These indications for the possibilities of a rationally and biologically balanced therapy at a time when disparities appear in the neurotransmitter family and the neural cell energy because of inner and outer stress, shall serve as examples, but are not covered to their maximum. What counts is an understanding of today’s bio-energetic and biochemical procedures in the brain in order to weigh the long-term consequences without a long term Ritalin therapy and support a psychotherapeutic and social pedagogical therapy.

Pressing Questions for Doctors Prescribing Ritalin

Ritalin may only be prescribed by licensed medical doctors. The more than 40,000 accepted long-term Ritalin therapies are therefore, all to be attributed to medical doctors.

The following recommendation for those studying to become MD’s is certainly correct and necessary: “treatment without drugs have superiority (Training for parents, behavior modification)”

1. Why do recommendations for substance therapy of exclusively dextroamphetamin and methylphenidat {Ritalin}, during lectures for the medical examination, predominate?

2. Why is there no discussion of alternatives? {Karov, Th.Lang, R.: General and specific Pharmacology and Toxicology}. Prof. Lehmkuhl and his colleagues at the psychiatric department for children and teens in Koeln concluded: It is important to maintain a continuous control during treatment. Because treatment can only be justified when positive effects can be demonstrated.” {Schubert,J.et.al.a.a.O.}.

3.What do you understand by “positive therapy effects” during the treatment of an individuals long term doping?

4. What are the alternatives when the therapeutic effects can no longer be declared as positive?

5. How do you measure these positive effects, since there is not enough data which could serve as qualitatively safe for the therapy and there is not sufficient data from epidemiological research?

6. Why are there no long-term studies since Ritalin has been prescribed for 50 years? Because the results did not show any positive therapeutical effects?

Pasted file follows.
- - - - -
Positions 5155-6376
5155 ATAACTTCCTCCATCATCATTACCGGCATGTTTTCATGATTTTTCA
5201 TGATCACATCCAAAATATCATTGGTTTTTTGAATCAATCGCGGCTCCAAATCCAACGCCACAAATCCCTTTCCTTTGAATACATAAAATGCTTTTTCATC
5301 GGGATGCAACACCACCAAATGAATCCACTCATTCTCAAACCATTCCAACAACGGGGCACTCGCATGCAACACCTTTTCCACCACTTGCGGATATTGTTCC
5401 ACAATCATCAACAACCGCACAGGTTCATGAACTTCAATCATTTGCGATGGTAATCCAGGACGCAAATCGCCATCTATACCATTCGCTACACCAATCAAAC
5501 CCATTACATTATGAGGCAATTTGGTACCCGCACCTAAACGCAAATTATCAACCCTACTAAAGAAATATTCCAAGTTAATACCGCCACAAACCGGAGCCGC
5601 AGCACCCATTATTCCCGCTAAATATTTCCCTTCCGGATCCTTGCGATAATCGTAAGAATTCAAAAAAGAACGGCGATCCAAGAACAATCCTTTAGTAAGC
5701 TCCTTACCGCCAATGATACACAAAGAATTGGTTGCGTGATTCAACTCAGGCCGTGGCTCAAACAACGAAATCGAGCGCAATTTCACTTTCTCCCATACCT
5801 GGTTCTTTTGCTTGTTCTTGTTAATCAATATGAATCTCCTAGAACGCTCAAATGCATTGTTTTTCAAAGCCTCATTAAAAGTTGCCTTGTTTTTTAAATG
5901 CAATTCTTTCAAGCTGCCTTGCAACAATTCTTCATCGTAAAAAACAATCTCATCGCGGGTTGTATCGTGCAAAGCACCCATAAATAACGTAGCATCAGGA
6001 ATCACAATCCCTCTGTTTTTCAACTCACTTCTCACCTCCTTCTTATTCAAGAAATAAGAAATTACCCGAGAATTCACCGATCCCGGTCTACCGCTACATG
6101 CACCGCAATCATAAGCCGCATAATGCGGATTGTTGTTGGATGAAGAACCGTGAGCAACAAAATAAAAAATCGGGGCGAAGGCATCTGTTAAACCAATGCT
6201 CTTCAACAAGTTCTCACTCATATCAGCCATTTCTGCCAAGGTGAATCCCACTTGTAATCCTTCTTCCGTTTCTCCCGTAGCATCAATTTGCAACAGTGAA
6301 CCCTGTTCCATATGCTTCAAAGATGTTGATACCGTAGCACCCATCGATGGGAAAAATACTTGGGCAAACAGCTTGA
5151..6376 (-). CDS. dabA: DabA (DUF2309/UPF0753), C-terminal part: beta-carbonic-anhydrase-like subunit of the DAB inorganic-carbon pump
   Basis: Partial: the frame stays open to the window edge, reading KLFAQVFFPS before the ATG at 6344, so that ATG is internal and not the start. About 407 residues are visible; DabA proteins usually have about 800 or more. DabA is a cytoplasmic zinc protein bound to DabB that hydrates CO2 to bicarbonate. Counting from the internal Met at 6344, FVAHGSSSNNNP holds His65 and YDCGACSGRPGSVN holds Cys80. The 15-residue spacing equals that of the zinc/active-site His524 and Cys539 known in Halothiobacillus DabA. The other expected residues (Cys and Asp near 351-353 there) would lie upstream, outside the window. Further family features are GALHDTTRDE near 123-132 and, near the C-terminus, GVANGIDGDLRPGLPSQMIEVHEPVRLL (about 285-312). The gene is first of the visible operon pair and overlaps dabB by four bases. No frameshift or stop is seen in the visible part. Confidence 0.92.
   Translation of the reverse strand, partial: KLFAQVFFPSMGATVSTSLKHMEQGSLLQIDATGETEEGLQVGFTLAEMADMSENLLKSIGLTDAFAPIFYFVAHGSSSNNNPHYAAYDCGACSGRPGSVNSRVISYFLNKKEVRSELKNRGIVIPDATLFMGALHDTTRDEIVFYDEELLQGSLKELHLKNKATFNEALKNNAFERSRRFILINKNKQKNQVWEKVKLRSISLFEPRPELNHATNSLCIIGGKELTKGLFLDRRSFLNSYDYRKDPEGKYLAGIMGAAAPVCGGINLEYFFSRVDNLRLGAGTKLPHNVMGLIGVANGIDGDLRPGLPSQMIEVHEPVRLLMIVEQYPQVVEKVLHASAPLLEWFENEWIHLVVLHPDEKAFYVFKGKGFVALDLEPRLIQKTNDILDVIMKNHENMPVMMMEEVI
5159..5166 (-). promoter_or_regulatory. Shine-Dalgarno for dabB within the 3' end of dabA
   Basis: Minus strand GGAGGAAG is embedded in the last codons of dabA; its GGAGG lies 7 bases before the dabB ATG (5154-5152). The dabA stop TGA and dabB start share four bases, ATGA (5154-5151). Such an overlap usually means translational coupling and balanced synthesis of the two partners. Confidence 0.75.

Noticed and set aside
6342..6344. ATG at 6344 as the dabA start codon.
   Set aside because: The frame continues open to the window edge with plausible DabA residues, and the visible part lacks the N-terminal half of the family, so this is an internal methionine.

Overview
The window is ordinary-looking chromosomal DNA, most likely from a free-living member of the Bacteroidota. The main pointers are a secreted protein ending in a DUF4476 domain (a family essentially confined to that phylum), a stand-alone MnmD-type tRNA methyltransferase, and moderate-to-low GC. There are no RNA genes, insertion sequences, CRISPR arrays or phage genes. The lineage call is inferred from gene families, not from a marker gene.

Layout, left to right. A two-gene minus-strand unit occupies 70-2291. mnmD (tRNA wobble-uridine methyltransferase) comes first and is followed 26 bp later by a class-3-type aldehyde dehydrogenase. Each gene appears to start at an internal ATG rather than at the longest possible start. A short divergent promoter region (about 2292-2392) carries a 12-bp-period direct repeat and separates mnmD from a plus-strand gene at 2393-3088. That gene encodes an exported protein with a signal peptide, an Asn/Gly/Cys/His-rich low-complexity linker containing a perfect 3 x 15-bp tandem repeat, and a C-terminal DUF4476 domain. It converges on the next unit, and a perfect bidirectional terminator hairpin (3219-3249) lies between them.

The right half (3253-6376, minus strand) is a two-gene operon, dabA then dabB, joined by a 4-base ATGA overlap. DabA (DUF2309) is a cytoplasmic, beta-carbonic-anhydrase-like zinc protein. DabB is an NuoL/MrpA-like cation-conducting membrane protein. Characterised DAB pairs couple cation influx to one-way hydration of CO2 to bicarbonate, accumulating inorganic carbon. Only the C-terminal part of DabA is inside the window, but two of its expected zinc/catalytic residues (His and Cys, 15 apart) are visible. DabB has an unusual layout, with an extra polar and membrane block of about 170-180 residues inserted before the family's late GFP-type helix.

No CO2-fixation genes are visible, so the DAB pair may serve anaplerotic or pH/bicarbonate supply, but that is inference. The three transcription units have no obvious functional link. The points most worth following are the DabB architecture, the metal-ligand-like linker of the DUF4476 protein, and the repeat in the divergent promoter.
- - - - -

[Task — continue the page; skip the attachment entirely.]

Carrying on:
7. Do you have to harm thousands of children and teens physically and psychically in order to demonstrate the side effects of a long-term Ritalin therapy, which according to present day knowledge, can be deduced by logic without a long term study?

8. Would the more than 40,000 children and teens which are on constant Ritalin doping have to participate in a detoxification program? Or is the highest medical principle not applicable anymore which states: nil nocere {never harm} in regards to hyperactive children and teens? Or do the prescribing doctors simply not know what they are doing? Or do they simply not want to know 40,000 times and more , because the preeminence of parental training and behavior modification is too time and cost consuming within a therapeutic reality?

8. Would an education and behavior therapy for prescribing doctors not be quite as urgent? Or do the law makers have to stop Ritalin from being prescribed so that a new way of thinking can develop?

10. Is it responsible in regards to medical ethics when it has been postulated that the number of hyperactive children and teens requiring Ritalin is supposed to be 4 times higher than the ones on long term therapy and therefor no lack of inappropriate treatment exists in Germany despite the fact that a long term Ritalin therapy might not be indicated?